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Rubella virus and birth defects: molecular insights into the viral teratogenesis at the cellular level.

Author information

1
Section of Viral Pathogenesis and Vaccine Adverse Reactions, Division of Viral Products, Center for Biologics Evaluation and Research, U.S. Food and Drug Administration, Bethesda, Maryland, USA. atreya@cber.fda.gov

Abstract

BACKGROUND:

In utero rubella virus (RV) infection of a fetus can result in birth defects that are often collectively referred to as congenital rubella syndrome (CRS). In extreme cases, fetal death can occur. In spite of the availability of a safe and effective vaccine against rubella, recent worldwide estimates are that more than 100,000 infants are born with CRS annually.

RECENT PROGRESS:

Recently, several significant findings in the field of cell biology, as well as in the RV replication and virus-cell interactions, have originated from the authors' laboratory, and other researchers have provided insights into RV teratogenesis. It has been shown that 1) an RV protein induces cell-cycle arrest by generating a subpopulation of tetraploid nuclei (i.e., 4N DNA) cells, perhaps representative of the tetraploid state following S phase in the cell cycle, due to its interaction with citron-K kinase (CK); 2) RV infection induces apoptosis in cell culture, and 3) CK functional perturbations lead to tetraploidy, followed by apoptosis, in specific cell types.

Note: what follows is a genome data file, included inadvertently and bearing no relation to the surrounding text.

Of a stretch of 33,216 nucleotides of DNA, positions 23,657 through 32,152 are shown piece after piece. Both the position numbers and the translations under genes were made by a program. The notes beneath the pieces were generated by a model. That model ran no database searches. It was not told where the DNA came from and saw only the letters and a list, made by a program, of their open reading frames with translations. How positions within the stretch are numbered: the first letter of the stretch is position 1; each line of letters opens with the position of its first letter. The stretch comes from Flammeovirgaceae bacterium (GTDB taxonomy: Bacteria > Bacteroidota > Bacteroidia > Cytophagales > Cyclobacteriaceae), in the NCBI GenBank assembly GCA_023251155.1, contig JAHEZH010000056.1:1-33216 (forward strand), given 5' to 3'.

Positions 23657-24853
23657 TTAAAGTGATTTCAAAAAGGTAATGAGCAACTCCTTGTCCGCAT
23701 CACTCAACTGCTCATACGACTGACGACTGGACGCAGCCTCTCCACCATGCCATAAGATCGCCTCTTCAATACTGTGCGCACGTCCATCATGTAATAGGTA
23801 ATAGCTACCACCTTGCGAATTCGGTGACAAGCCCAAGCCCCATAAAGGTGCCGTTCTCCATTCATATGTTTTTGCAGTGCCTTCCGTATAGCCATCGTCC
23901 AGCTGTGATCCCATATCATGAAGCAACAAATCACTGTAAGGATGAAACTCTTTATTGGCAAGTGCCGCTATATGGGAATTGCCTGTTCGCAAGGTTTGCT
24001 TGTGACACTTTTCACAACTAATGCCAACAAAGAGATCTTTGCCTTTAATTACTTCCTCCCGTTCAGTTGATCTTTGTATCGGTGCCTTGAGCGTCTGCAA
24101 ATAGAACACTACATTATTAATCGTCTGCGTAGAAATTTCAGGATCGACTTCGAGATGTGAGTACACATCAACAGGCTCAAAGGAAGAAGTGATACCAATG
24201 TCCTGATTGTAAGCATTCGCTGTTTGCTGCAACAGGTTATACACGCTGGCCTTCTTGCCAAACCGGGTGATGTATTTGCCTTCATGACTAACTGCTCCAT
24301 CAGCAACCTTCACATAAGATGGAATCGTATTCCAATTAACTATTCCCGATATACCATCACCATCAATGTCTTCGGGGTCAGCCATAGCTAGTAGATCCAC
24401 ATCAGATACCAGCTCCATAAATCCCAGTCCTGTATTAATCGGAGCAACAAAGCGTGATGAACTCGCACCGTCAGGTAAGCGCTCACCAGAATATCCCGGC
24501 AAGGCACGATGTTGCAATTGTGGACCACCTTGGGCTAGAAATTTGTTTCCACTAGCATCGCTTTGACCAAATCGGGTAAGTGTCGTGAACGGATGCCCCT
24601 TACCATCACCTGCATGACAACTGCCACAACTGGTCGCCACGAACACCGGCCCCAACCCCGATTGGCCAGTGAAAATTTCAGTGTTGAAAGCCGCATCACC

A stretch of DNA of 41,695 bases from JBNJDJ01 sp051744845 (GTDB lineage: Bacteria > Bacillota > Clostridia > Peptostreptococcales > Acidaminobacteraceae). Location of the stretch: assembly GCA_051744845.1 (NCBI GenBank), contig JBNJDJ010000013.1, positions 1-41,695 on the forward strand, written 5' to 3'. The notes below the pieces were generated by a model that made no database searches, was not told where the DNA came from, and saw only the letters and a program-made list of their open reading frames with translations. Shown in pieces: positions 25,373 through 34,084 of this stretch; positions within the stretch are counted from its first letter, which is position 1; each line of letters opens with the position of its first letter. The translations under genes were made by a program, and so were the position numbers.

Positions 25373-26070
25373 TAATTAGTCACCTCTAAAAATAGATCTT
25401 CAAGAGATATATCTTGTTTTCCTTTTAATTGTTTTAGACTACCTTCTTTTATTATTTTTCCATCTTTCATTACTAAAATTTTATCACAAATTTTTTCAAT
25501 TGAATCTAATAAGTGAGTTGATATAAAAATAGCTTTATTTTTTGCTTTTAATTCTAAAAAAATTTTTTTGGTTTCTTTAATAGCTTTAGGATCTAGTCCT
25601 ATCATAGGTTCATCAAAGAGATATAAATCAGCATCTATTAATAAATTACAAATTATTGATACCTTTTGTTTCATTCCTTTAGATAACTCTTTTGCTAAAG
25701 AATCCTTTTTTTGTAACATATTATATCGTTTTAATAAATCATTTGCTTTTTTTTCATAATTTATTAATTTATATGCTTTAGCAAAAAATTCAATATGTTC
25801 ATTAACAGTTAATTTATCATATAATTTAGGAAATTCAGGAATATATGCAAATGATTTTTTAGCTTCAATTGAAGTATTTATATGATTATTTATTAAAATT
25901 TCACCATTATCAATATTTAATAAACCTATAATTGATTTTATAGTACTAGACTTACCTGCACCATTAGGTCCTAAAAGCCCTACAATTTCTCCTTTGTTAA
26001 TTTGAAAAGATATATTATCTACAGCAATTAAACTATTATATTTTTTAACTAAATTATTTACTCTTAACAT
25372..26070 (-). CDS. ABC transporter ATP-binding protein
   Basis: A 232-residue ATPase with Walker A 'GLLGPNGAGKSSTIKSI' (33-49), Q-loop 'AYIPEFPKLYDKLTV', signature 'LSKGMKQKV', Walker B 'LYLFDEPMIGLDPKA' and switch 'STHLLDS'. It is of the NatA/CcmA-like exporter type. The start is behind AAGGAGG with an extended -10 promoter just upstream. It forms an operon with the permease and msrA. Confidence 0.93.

CONCLUSIONS:

Based on several similarities between known RV-associated fetal and cellular manifestations and CK deficiency-associated phenotypes, it is reasonable to postulate that P90-CK interaction in RV-infected cells interferes with CK function and induces cell-cycle arrest following S phase in a subpopulation, perhaps representative of tetraploid stage, which could lead to subsequent apoptosis in RV infection. Taking all these observations to the fetal organogenesis level, it is plausible that P90-CK interaction could perhaps be one of the initial steps in RV infection-induced apoptosis-associated fetal birth defects in utero.

PMID:
15259032
DOI:
10.1002/bdra.20045
[Indexed for MEDLINE]

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